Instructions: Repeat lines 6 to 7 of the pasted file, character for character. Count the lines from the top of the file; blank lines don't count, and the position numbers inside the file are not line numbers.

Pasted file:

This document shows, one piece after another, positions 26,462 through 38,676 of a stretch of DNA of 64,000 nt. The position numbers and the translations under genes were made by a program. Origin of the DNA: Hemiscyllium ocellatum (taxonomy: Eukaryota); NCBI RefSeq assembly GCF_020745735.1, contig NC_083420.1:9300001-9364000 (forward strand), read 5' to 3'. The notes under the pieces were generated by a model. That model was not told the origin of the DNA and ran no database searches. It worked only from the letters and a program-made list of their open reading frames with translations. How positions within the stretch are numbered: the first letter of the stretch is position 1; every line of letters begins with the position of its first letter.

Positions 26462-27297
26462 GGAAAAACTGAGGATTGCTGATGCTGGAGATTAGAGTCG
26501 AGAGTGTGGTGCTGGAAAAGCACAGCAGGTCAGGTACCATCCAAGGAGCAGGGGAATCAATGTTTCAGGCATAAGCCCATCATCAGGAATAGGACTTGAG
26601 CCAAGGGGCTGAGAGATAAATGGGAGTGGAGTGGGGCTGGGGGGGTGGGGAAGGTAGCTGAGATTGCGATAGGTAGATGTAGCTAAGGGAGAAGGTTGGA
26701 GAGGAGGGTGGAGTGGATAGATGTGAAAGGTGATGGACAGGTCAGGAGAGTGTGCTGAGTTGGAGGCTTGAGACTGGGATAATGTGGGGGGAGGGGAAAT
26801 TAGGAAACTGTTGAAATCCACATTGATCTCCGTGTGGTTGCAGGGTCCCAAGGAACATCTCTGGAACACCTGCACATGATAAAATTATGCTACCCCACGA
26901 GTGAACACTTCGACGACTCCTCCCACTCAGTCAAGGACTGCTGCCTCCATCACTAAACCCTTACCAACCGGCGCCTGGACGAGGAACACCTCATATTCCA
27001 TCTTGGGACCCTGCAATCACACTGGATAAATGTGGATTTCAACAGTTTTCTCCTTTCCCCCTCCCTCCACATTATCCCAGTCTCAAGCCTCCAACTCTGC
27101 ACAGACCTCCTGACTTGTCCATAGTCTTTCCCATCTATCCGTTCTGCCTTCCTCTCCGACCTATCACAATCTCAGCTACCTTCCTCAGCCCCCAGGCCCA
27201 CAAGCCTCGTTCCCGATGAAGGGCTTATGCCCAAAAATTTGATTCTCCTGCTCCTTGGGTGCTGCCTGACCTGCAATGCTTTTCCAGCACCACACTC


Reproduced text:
26701 GAGGAGGGTGGAGTGGATAGATGTGAAAGGTGATGGACAGGTCAGGAGAGTGTGCTGAGTTGGAGGCTTGAGACTGGGATAATGTGGGGGGAGGGGAAAT
26801 TAGGAAACTGTTGAAATCCACATTGATCTCCGTGTGGTTGCAGGGTCCCAAGGAACATCTCTGGAACACCTGCACATGATAAAATTATGCTACCCCACGA